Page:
A Capital improvement project

I'm going to take a step back and take a break from Marion Barry and Metro. I want to take a few moments to zoom out and look at the bigger picture here.

Someone once asked me if I thought apathy plagued DC residents, and if that was why no one expected anything better than what we have. I answered yes, saying that's true for a lot of people. It's true because many who move here make no long-term commitment to the city. On the flip-side most people who have been in this city for a long time have seen this city go through very hard times. They have lived through generations of either neglect or disinterest from the Federal government followed by the incompetence and corruption of their own elected officials.

There's a small sliver of people who genuinely hope for better, and an even smaller percentage of people who see the problems facing this city and region and dedicate themselves to fixing it. However, there are so many obstacles that it's not entirely surprising that not much is accomplished, and that many things stay the same. Improvements have been made, make no mistake, but not at a rate befitting of the capital of the United States.

No city is perfect, and many have bigger problems than DC. However, that's still not an excuse for the many ways this city is failing to live up to its potential. We are the capital city of the United States of America, and while some may argue to the contrary, we are a pretty advanced and dare I say inspiring nation. Is there any good reason why our capital city should not be an example of everything the United States hopes to be?

I mean, imagine if President Obama decided to make improving the capital city (not just the federal area) a high priority. Imagine if he organized a group within the White House to work with Congress and the District of Columbia government to create a plan to improve all aspects of the District, in order to fulfill the potential that lies within. Imagine if with Michelle Obama, Adrian Fenty, the Eleanor Norton Holmes, and other local and federal officials, the President gave a speech like this outside the Reeves Center:
It is with honor and humility that I stand here at a landmark both to the struggles this city has endured and the potential that has yet to be realized. Forty-one years ago, fires burned up and down these streets in the aftermath of deadly riots. It is said that time heals all wounds, yet almost forty years later our nation's capital still suffers.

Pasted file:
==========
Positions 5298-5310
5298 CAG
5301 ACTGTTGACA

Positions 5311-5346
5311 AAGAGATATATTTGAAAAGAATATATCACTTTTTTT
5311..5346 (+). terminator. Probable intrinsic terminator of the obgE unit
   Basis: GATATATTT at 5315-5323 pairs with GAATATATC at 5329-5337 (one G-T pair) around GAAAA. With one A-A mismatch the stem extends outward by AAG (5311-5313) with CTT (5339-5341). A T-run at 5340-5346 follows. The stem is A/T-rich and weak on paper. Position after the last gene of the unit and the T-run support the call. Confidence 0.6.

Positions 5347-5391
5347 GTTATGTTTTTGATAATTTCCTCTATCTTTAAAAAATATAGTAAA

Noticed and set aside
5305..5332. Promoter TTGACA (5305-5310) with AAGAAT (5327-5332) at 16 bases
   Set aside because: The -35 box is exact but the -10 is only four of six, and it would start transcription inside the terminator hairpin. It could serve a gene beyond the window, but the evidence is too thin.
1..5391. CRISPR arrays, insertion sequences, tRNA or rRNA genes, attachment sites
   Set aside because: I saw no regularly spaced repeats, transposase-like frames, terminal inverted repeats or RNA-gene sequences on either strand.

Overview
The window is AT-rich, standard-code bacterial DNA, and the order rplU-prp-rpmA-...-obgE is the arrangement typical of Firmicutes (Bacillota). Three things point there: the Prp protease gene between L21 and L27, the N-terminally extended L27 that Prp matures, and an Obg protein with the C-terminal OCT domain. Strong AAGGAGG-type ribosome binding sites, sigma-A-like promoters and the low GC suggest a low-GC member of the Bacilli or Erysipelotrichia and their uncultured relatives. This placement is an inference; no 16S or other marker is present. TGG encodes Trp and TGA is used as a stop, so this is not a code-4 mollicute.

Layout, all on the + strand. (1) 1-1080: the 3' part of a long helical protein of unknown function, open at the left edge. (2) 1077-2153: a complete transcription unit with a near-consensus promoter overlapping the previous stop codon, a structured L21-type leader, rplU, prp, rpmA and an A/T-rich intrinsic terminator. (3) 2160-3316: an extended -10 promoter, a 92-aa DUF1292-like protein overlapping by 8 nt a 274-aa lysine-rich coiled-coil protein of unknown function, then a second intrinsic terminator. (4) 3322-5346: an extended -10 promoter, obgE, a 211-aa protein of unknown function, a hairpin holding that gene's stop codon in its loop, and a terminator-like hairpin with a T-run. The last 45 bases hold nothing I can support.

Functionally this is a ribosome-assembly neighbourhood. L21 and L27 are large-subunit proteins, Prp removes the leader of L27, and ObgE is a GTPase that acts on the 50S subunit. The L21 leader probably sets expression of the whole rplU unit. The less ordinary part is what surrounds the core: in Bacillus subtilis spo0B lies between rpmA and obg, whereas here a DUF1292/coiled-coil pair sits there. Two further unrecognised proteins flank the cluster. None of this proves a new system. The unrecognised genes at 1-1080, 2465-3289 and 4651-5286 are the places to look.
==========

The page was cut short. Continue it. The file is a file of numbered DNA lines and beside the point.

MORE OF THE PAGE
As President of the United States, it is both an obligation and a privilege to live in the city of Washington. However, any President would be lying to you if he told you he understands the city of Washington. The President does not have to worry whether or not his children will be tempted to join a gang, or deal drugs. The President does not have to worry about himself or his family getting robbed on his way home from work. The President does not have to worry if his children will have textbooks at their school, or even have a school that is not crumbling to the ground.
It is unacceptable that the President of the United States can live in the nation's capital and not make these concerns his own. It is time that the city of Washington fulfill its potential to truly be a city on a hill. To serve as a shining example of what a great city can be. To inspire the nation, and the world. The United States of America deserves a world class capital city.
This is no easy task. This is not a simple matter of patching potholes and putting up flags. This starts from the ground up. This is a time for innovation. This is a time for imagination. The problems facing this city have been institutionalized for decades and change will not come overnight. But I know that it is possible.